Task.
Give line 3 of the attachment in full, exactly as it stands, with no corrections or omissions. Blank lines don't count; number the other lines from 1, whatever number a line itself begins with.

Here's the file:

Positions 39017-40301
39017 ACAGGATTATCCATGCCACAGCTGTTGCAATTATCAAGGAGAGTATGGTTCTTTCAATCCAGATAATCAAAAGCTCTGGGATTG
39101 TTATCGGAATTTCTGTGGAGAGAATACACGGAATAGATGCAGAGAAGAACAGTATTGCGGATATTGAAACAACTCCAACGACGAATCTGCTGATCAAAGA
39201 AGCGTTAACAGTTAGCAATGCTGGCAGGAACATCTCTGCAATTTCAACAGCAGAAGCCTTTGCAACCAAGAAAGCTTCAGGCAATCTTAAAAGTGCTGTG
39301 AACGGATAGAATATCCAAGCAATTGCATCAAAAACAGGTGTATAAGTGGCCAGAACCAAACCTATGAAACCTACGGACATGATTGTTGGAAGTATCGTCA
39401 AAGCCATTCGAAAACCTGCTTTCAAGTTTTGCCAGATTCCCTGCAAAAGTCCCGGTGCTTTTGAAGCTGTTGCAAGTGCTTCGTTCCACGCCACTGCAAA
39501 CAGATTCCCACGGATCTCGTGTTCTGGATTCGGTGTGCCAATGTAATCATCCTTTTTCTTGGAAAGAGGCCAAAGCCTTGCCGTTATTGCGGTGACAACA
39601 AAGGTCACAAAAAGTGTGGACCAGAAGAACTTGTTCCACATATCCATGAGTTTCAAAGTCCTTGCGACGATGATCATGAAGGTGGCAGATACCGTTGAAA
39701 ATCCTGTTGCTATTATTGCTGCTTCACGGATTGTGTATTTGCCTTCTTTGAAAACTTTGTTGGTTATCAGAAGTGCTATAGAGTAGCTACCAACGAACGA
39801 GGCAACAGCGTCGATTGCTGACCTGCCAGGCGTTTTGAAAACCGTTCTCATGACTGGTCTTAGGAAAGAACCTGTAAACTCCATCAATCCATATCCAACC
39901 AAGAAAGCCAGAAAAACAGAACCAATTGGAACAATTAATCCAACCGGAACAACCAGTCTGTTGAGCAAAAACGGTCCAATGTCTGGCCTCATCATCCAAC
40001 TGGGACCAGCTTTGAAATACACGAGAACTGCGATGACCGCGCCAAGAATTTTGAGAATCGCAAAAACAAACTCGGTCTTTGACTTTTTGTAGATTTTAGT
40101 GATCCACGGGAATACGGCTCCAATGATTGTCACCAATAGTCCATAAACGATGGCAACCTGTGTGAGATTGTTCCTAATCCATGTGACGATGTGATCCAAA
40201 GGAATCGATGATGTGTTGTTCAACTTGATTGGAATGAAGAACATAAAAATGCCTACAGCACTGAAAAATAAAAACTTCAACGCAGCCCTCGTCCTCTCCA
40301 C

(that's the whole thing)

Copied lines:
39101 TTATCGGAATTTCTGTGGAGAGAATACACGGAATAGATGCAGAGAAGAACAGTATTGCGGATATTGAAACAACTCCAACGACGAATCTGCTGATCAAAGA